necticut was desolated.
Twenty Englishmen sent to treat with the Nipmucks were nearly all treacherously slain (Aug. 12, 1675) near Brookfield.
They fired that village, but it was partially saved by a shower of rain.
Early in September (12th) Deerfield was laid in ashes.
On the same Sabbath-day Hadley, farther down the river, was attacked while the people were worshipping.
Defending a garrison House against attack. venerable-looking man, with white hair and beard, suddenly appeared, witfe, William). Over other settlements the scourge swept mercilessly.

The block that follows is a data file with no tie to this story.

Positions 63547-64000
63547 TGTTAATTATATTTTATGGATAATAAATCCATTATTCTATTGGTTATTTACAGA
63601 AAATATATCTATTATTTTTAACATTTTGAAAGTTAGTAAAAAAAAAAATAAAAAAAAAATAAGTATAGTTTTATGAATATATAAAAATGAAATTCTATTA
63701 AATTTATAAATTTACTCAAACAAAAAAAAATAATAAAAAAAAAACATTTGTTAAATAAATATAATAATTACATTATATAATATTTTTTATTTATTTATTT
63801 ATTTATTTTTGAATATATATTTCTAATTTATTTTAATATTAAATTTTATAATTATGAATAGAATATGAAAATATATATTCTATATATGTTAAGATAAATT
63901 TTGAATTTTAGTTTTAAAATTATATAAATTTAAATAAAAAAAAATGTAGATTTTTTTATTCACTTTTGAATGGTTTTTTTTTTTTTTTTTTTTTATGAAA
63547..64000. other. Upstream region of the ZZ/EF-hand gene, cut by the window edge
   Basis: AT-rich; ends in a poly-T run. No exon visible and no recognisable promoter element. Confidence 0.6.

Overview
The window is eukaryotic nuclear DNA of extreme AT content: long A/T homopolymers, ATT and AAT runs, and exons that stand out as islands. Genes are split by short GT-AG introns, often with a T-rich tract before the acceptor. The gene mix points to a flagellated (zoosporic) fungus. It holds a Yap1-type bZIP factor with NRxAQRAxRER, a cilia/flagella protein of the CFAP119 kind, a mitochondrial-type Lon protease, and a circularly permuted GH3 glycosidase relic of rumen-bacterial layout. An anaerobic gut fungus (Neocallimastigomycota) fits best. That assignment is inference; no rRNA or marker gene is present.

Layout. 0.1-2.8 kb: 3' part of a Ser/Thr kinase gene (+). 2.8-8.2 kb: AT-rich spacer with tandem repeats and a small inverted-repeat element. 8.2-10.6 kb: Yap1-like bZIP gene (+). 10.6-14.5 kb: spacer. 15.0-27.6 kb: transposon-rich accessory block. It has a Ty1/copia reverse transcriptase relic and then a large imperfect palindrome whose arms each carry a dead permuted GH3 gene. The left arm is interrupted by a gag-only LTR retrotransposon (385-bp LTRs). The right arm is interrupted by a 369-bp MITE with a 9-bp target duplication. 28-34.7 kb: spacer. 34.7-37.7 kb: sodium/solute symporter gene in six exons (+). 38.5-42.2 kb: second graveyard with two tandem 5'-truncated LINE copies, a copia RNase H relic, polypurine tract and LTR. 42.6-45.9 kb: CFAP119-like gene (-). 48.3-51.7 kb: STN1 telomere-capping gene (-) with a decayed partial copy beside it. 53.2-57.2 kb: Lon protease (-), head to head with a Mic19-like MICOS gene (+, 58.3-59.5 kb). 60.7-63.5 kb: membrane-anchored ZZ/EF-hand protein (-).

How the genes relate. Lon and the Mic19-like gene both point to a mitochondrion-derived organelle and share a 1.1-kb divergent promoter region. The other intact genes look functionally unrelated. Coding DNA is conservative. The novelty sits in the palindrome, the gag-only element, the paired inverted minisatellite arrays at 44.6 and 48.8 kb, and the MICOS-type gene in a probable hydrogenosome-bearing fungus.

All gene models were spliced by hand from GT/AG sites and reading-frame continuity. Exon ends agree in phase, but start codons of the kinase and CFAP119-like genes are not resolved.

Many valiant young men, under Captain Beers, were slain in Northfield (Sept. 23), and others— the flower of Essex —under Captain Lathrop, were butchered by 1,000 Indians near Deerfield.
Encouraged by these successes, Philip now determined to attack Hatfield, the chief white settlement above Springfield.
The Springfield Indians joined him, and with 1,000 warriors he fell upon the settlement (Oct. 29); but the English being p